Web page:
Wednesday, August 17, 2005
The Japanese are Ambivalent towards Nature
Nature has no Interest to the Japanese
Originally uploaded by timtak.
I uploaded this one to illustrate how little the Japanese are into Nature. I know that they worship it but a lot of the time they avoid it or make no effort to experience it.
This is shot from a restaurant of a popular seafood market and mall in Hagi, Yamaguchi. It is called something like "sea market" and it sells all the fruit of the sea (please view my other photos). But for some reason they built the mall/market about 50 yards from the sea, seperated by a warehouse. One can only just see the sea from a gap in the car park. Why didn't they build it on the waterfront so that one could look out accross the choppy sea of Japan while scoffying salmon? Because no one wants to look at the sea. Not even on a nice day. Why is this?
1) The Japanese value convenience more than anything else, and it is more convenient to have the warehouse next to the water's edge, than it is to have a restaurant next to the water's edge.
2) To the Japanese, nature is associated with disaster so they prefer to keep a respectful distance from things thave such awesome power. Indeed, Japanese nature is more inclined to cause both suffering and happiness due to the relative prevalence of earthquakes, tidal waves and hurricanes. Perhaps the positioning of this restaurant is a wise precautionary measure.
3) The Japanese feel themselves to be much more at one with nature as demostnrated by their ability to get their kit off and bathe in the nude with other people, or smell and enjoy their own faeces, or sell and purchase sex services in a manner that would be unacceptable in the UK. Being so much closer to nature the Japanese do not feel the urge to reinforce their link to it. It is rather Westerners that are so used to ignoring or dominating nature that they feel the urge to get on down in amongst it, occasionally, in their spare time.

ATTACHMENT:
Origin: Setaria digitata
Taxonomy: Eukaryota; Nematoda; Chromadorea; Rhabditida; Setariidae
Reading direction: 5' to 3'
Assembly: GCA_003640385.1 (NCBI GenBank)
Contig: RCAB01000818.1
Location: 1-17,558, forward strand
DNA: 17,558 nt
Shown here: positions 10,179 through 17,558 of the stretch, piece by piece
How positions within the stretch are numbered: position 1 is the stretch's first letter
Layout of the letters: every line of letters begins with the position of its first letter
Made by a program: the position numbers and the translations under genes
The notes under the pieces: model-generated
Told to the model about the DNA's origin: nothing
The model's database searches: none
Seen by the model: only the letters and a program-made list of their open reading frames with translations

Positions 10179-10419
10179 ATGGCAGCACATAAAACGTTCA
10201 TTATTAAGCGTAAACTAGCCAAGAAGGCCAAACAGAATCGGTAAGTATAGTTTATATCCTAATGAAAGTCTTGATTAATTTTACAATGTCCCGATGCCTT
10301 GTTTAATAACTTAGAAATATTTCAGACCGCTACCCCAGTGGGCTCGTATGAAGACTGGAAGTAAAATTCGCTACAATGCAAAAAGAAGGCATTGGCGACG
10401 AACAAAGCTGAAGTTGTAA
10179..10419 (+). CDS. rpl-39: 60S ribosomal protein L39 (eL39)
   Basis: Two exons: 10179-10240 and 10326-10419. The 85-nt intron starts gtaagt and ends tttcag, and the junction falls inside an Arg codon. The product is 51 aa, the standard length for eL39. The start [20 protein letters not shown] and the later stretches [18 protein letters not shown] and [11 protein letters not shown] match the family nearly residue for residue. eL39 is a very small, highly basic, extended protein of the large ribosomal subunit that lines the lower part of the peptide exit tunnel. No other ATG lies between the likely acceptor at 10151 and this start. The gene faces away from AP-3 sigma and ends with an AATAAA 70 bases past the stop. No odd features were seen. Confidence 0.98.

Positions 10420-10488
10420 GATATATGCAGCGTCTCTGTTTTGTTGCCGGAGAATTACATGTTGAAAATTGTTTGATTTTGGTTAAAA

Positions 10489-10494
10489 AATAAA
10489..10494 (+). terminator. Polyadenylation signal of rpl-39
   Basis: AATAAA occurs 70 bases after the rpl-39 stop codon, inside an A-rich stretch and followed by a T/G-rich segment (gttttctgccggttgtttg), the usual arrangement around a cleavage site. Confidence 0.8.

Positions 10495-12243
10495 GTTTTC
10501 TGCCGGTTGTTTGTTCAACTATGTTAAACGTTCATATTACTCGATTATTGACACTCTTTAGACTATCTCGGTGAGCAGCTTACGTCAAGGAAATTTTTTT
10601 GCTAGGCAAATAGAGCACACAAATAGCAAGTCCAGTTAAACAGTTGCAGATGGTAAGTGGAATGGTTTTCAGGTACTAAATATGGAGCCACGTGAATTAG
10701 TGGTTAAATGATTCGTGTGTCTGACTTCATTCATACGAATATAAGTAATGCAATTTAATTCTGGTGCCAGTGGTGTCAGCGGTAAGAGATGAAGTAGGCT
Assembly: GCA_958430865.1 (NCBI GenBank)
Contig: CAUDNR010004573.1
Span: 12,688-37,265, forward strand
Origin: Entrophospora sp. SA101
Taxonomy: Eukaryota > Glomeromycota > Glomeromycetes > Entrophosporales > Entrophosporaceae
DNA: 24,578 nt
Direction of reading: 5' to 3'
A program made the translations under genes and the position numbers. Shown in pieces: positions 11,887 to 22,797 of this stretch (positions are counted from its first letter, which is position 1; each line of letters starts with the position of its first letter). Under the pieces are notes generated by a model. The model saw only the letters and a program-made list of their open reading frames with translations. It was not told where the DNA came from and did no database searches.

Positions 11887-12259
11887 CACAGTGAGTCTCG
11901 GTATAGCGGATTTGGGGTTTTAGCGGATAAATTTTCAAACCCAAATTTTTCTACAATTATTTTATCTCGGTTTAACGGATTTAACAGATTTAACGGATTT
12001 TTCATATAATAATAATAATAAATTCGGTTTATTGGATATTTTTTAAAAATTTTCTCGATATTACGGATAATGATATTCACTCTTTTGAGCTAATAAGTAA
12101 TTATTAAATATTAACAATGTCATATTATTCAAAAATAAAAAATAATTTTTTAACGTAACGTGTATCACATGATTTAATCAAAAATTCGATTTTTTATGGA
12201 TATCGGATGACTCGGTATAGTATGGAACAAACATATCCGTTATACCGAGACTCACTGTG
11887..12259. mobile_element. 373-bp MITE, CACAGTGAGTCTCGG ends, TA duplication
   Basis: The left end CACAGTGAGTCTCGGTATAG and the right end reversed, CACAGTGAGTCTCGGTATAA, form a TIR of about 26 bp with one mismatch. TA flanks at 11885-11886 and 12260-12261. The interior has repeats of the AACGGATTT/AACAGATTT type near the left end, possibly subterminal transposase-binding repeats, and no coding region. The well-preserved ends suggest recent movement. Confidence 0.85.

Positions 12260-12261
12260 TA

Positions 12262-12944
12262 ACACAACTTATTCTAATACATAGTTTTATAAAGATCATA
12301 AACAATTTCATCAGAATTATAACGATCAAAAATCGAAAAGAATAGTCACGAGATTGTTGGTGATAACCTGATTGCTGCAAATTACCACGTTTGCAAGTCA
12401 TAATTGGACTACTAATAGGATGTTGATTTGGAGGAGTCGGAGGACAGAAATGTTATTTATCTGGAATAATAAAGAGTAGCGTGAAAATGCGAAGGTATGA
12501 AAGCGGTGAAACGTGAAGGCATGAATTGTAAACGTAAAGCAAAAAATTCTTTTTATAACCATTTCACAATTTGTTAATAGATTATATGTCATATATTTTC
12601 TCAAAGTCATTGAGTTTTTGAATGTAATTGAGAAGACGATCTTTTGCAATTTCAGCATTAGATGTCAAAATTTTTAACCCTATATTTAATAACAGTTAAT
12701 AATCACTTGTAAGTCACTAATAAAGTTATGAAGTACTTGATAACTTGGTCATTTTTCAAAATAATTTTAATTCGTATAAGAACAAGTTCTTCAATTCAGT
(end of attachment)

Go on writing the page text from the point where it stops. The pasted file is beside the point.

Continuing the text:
4) As argued by Rene GIrard or is accessible from psycholanalytic theory, and is apparent from the way that spirit embodiments are hidded and wrapped in Shinto shrines, the sacred is very often taboo. Perhaps the Japanese have an ambivalent unconscious attitude towards nature that encourages them to keep a safe distance. This notion that the negative feelings towards nature are unconscious, and that Japanese people are not even aware of their ambivalence towards nature is born out by the way in which Japanese generally protest that they like nature, and do not seem to realise the lack of restaurants by the sea, or bars by rivers, or places to swim in rivers, or beaches, or paths to the tops of mountains.
5) Japanese women rule Japan and women are generally less interested in nature in both the UK and Japan. If Japanese men were in charge of where restaurants were positioned then they would be positioned on the water's edge as they are in Hawaii or other locations where there are attractive areas of water.
This photo has notes.
Labels: japan, japanese culture, nihonbunka, 日本文化
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This blog represents the opinions of the author, Timothy Takemoto, and not the opinions of his employer.